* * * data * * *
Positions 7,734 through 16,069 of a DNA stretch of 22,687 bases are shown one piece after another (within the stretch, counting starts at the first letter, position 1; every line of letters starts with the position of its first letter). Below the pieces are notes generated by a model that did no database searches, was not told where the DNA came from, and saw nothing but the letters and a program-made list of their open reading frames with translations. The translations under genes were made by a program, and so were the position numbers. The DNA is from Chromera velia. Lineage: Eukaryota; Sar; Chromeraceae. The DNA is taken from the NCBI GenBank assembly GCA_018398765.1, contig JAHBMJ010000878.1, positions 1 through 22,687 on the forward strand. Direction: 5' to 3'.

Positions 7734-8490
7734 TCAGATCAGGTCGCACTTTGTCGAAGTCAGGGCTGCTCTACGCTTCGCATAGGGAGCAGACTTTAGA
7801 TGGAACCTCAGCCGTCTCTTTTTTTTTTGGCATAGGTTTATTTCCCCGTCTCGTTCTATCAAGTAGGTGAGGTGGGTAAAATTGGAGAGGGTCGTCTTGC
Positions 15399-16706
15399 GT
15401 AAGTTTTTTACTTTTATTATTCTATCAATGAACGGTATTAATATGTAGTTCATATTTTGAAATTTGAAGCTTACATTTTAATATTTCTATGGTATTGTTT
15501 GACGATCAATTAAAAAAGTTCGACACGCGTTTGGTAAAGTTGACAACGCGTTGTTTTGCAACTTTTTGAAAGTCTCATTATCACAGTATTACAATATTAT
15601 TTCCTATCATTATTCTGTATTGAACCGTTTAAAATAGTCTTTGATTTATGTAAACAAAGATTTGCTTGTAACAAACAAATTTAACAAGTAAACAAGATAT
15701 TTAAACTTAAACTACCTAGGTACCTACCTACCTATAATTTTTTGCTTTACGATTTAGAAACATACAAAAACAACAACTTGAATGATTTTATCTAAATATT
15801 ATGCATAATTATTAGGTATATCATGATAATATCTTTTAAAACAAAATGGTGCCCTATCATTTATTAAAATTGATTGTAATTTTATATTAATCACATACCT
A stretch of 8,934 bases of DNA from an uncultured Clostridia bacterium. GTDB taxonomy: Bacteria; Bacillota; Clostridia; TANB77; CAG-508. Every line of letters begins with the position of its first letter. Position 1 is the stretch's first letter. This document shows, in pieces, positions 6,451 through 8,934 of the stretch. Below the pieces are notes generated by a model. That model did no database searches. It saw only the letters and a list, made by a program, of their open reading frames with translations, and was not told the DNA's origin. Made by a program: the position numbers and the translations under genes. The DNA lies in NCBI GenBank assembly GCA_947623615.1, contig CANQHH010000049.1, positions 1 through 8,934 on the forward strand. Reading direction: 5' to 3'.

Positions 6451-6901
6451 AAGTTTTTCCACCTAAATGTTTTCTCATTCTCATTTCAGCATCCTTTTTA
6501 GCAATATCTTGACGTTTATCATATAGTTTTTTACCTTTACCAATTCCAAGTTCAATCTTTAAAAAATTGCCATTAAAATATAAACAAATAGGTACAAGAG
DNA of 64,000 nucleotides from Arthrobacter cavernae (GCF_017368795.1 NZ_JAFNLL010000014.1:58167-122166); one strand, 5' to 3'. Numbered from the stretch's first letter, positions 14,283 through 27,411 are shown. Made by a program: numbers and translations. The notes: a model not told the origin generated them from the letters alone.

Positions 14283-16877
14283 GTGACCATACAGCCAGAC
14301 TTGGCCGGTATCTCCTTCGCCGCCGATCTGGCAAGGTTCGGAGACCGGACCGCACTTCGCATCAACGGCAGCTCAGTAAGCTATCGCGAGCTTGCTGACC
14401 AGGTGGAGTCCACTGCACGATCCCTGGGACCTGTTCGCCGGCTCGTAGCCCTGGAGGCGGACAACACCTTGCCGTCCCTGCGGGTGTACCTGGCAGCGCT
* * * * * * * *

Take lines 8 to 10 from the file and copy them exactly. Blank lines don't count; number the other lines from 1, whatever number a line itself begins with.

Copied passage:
15501 GACGATCAATTAAAAAAGTTCGACACGCGTTTGGTAAAGTTGACAACGCGTTGTTTTGCAACTTTTTGAAAGTCTCATTATCACAGTATTACAATATTAT
15601 TTCCTATCATTATTCTGTATTGAACCGTTTAAAATAGTCTTTGATTTATGTAAACAAAGATTTGCTTGTAACAAACAAATTTAACAAGTAAACAAGATAT
15701 TTAAACTTAAACTACCTAGGTACCTACCTACCTATAATTTTTTGCTTTACGATTTAGAAACATACAAAAACAACAACTTGAATGATTTTATCTAAATATT